Steel Execs Expect No Price Correction

Written by Tim Triplett

What are the potential long-term implications of the Trump administration steel tariffs, in particular their effects on rerollers in the United States? Steel Market Update canvassed steel executives this week for their views on current market conditions, and the impact of the tariffs on pricing and availability clearly remains a source of concern.

“I buy a good amount of 1050 material from NLMK. I don’t think enough is being said about the importance of rerollers,” commented one Midwestern OEM. “If you take their tons out of the market, what effect it will have?” A few mills, especially on the West Coast, depend on imports of slabs from offshore. The outcome of the tariff exclusion process with the Commerce Department is of critical importance to them.

Tariffs mean higher prices. “We may be able to pass on the material price increases initially. But the longer this continues, the greater the possibility our customers will begin buying the finished product we supply from overseas. The fact is, we’ve seen this movie before with the Bush tariffs. Is history repeating itself?” he asked.

One service center executive from the Midwest said he expects plate prices to continue rising. “I think as long as lead times stay over eight weeks, the mills will continue to look for opportunities to move the price.” He expects availability of plate to be tight in the third quarter. “The planned outages at three mills and issues at two others in April are having an effect on third-quarter availability. In my opinion, Q3 is done,” he said.

“I’m a firm believer we will not see a correction in pricing,” agreed a flat roll distributor in the Midwest. “Lead times are still long, supply is tight and there are no ‘good’ foreign offers. I think we stay flat to slightly up in the coming months.”

One service center and manufacturer in the South, who does business with Mexico, also sees steel prices inching higher. “The NAFTA negotiations are not going well. NAFTA alone will be a significant catalyst to move prices higher if a deal is not reached. We may see $1,000 per ton HR. Who knows?”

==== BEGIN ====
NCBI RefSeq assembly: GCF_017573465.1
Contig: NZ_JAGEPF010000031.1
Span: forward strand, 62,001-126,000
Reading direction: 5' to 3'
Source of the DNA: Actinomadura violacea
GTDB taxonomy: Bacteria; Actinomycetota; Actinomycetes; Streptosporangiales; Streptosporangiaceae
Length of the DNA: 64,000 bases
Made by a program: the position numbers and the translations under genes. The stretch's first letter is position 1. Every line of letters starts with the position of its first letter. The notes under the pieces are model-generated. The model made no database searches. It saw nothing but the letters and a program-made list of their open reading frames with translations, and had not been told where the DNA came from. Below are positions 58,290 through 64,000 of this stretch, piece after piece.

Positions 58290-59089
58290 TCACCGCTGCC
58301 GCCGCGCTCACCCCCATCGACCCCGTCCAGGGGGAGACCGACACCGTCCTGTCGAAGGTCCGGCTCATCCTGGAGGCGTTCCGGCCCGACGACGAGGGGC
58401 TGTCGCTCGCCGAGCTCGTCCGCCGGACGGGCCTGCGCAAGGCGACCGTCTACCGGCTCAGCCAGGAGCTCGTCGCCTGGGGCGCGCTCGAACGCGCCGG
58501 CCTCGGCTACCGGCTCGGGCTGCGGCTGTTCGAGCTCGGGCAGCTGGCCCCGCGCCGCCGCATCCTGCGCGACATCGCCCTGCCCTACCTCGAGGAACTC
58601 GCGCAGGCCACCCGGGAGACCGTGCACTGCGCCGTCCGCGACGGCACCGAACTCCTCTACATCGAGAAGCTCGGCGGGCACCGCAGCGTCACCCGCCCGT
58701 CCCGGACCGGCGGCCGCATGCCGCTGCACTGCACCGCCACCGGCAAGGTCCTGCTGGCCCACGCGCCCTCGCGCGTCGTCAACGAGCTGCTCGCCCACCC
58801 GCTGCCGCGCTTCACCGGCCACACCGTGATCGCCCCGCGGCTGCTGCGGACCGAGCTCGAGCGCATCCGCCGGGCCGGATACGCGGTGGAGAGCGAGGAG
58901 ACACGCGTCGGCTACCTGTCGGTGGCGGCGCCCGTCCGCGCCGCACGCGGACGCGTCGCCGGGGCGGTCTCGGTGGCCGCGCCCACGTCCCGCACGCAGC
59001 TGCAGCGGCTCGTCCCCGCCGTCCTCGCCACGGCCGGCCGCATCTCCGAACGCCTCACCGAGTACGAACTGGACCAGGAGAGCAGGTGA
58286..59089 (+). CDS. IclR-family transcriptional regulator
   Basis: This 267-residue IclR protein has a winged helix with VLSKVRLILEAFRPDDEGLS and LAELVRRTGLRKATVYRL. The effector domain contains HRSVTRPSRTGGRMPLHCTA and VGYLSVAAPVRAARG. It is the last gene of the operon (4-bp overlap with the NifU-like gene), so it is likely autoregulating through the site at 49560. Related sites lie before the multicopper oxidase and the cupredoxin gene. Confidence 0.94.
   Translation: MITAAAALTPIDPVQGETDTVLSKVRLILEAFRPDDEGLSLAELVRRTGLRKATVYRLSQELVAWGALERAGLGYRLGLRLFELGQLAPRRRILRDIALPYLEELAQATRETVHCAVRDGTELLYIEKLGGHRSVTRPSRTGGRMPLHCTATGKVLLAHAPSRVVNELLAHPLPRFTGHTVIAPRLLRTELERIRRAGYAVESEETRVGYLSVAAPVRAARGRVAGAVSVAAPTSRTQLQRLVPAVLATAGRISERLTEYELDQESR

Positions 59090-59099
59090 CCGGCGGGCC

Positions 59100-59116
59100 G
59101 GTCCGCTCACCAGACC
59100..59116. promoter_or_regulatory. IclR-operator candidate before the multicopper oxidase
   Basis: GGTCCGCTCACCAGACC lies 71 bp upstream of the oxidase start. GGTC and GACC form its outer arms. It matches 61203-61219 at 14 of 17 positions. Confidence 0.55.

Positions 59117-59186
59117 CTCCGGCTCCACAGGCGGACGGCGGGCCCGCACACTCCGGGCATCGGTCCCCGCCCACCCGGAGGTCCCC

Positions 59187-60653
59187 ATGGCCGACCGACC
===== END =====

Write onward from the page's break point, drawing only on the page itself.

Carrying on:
Most in the industry are watching closely to see how the tariff exclusion process plays out. It appears the only way a country will be granted an exclusion from the 25 percent tariff is if it agrees to a quota on its steel exports to the United States, noted one building products manufacturer in the East. “So, imports will not go away. Supply will either be limited or the price will be up 25 percent.” Both scenarios support higher prices.

Some executives expressed a reluctance to place orders for foreign material. “I’m sure everyone else is like us and nervous about placing orders for steel that won’t arrive until October in light of all of the uncertainty,” said the building products executive. “While we have not seen signs that steel prices will crash, no one wants to be bringing in significant quantities of steel at high pricing in the event prices go down.”

Others see limited risk in placing foreign orders, with steel supplies so tight in the U.S. “Manufacturers need steel. With the domestic mills not producing enough, there is not much risk,” said one source. “As long as the tariffs are factored in and we aren’t buying from countries with complicated quotas, we’ll still buy foreign,” commented another, adding, “Enforcing quotas on the EU as a whole seems challenging.”

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